Clock by Thomas Tompion, London, ca. 1675.
As the most accurate clock at Harvard in 1761, this one-hundred-year old, "excellent pendulum clock" was taken to Newfoundland by John Winthrop to obser...
Astronomical regulator clock made in London by John Ellicott ca. 1765 to replace similar clock lost in the Harvard Hall fire of 1764.
Brass Heliometer. Made by John & Peter Dollond of London, ca 1758, and shipped to Harvard by Joseph Mico in 1765.
Lecture demonstration of the 1769 transit by Benjamin Martin
Benjamin Martin devised a large demonstration of the appearance of the 1769 transit. The device was 7 by 5? feet in size and mounted on a wall in his shop where he gave lectures. It showed the appeara...
Quadrant engraved "J. Bird, London," ca 1764.
Samuel Dunn's analysis of the 18th-century transits
In his "A Determination of the Exact Moments of Time" (London, 1770), Samuel Dunn provided this large folding plate to compare the appearances of Venus in transit in 1761 and 1769. He also tabulated t...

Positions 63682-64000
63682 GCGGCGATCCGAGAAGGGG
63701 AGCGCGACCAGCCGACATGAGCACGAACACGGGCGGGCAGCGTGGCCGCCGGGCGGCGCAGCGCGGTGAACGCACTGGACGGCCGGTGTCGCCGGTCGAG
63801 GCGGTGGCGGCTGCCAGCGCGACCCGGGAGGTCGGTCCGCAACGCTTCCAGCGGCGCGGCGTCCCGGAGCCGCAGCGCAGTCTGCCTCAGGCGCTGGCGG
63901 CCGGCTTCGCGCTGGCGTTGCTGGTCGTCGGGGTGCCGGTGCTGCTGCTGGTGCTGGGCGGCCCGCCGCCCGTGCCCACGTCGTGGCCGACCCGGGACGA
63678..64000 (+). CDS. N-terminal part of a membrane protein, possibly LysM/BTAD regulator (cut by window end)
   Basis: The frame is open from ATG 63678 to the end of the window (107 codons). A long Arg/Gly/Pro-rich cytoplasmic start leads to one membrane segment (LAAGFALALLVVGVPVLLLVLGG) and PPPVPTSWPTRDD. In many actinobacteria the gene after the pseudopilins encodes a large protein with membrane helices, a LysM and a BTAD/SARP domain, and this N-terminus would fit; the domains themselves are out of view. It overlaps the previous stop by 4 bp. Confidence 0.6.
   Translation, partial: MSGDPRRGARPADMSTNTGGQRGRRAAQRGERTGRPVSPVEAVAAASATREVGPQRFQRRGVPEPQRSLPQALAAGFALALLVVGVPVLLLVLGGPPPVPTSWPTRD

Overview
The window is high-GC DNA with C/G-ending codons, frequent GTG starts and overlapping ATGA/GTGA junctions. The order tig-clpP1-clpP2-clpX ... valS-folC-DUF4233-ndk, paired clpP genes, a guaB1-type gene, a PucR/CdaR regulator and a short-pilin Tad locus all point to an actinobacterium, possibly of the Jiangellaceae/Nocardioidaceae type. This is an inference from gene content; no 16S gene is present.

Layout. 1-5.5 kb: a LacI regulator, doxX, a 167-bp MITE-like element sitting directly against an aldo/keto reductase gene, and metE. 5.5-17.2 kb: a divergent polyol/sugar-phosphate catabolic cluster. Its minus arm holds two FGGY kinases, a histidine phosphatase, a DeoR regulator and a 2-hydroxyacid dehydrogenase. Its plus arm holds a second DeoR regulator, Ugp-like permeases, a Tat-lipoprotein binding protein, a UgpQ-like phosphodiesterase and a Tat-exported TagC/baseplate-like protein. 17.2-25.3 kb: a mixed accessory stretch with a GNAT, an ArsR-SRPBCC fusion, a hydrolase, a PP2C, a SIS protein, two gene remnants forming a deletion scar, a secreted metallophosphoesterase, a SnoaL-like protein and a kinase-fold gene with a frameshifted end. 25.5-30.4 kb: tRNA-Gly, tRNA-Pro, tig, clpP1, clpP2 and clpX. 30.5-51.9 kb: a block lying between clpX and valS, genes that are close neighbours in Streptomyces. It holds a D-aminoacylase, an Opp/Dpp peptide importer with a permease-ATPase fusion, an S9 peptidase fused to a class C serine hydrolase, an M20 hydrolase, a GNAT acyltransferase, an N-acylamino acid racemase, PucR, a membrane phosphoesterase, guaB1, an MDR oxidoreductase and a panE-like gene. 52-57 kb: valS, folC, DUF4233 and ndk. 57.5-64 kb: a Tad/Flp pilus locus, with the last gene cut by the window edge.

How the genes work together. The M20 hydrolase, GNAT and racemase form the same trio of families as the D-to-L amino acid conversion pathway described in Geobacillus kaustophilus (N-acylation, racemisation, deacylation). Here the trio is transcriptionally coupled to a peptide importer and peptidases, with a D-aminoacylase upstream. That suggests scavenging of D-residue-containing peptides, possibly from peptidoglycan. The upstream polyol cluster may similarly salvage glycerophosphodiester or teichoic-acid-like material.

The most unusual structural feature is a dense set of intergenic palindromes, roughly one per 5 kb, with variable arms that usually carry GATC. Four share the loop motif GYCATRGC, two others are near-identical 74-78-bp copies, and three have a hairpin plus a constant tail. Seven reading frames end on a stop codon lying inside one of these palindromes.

Samuel Dunn's drawing of Venus in contact with the sun in 1769
A detail from the large plate which appeared in Samuel Dunn's "A Determination of the Exact Moments of Time" (London, 1770). Dunn attempts to record exactly the appearance of Venus when in contact wit...
Reflecting telescope with heliometer engraved "James Short London," ca 1763. Gift of Nathaniel Sparhawk as donor for William Pepperell in 1769.
Equal altitude (transit) instrument by John Bird, London, ca. 1767.
Taken to Newfoundland in 1769 by John Winthrop to observe the transit of Venus.